One of my first interviews way back when for our annual Pigskin Preview was with a young Mike DeVol, who was taking over as head football coach at Caldwell High School.
That was in the mid-70s, and DeVol proved his worth quickly, turning out not only quality teams year after year for 20 seasons, but a bunch of playoff squads as well at his alma mater before moving to Warren for seven successful seasons, compiling a 46-24 mark at the Warriors' grid helm.
Then five years at Parkersburg South from 2001-05 for DeVol produced 50 wins, including the Patriots' first - and so far only - Class AAA state football championship in the mud and muck of Wheeling Island Stadium in 2003.
A return to Caldwell for a second stint as the Redskins' head coach from 2008-10 completed 35 years of high school coaching in the Mid-Ohio Valley for DeVol with an outstanding overall record of 251-112-2.
Of course, I had talked with Mike on the job numerous times through the years, but hadn't bumped into him in quite a while. So when I found out he was going to be directing a youth football camp with current and former South players as instructors at Godbey Field last week that my grandson Brice was attending, I thought I'd touch base with him there to find out what he's doing now.
''I like working with kids, it doesn't matter what age they are,'' said DeVol. ''I'm teaching at WVU-P and helping out at a junior high. When we decided to do this camp, we got ahold of the South kids, and they have to understand that they're the idols of most of these young kids that are out here.
''So it's a great combination when they're teaching the younger kids here and the younger kids are looking up to them. So that's not bad.''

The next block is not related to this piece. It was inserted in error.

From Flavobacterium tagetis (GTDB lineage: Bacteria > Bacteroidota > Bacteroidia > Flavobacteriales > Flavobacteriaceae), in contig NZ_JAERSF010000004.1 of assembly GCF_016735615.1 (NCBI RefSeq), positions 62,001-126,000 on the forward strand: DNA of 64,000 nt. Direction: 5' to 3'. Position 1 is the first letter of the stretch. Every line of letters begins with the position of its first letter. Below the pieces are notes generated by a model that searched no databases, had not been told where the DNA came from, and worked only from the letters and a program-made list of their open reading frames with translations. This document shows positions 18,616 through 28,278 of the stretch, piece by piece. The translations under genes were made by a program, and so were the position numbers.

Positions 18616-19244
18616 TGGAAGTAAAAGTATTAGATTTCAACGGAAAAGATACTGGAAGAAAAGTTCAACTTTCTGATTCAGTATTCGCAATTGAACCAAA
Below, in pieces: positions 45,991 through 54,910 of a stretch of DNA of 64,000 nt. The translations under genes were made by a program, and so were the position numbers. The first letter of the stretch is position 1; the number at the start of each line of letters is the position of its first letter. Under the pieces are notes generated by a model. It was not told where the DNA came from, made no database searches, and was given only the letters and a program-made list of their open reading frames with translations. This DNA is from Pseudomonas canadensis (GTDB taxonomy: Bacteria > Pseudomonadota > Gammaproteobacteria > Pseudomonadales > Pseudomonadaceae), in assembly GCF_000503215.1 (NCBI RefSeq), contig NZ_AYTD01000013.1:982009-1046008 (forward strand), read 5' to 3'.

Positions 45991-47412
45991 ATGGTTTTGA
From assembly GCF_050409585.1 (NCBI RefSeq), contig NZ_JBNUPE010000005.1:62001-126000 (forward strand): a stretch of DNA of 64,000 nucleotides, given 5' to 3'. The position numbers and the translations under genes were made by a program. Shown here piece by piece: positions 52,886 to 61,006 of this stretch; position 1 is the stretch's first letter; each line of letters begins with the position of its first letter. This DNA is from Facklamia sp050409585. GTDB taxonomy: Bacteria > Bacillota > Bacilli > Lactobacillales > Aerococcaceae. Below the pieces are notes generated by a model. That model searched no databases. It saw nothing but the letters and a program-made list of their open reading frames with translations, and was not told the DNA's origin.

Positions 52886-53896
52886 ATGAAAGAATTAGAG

As usual, DeVol understated his worth to the camp, saying, ''I didn't do anything; the high school kids put it on and they get to have fun doing it, so that's what it's all about.''
Watching DeVol take the two-plus hours of the camp each day and break it down into segments, anywhere from five to 20 minutes, each with a particular purpose was the same style he employed so successfully through the years. ''That way you get as much out of a two-hour practice as you can,'' said DeVol.
Nevertheless, DeVol, at age 63, insisted, ''I've been a coach long enough.'' However, he admitted having thoughts about returning to coaching again, ''probably not as a head coach, but I will help anybody at anytime, it doesn't matter. I think coaching is probably one of the greatest professions in the world, and probably coaching isn't the word you should use, it's teaching.''
Of his return to Caldwell to probably close out his head coaching career, DeVol stated, ''I'm from Caldwell, I finished at Caldwell, and that's the way we wanted to do it.''
DeVol too said he's ''enthused about South'' football this season. ''I told these South kids that when they're out there playing this fall, they're playing for themselves, but they're also playing for every kid that went to South and every kid that's going to go to South in the future. That's what makes this type of a camp important.''
Contact Steve Hemmelgarn at firstname.lastname@example.org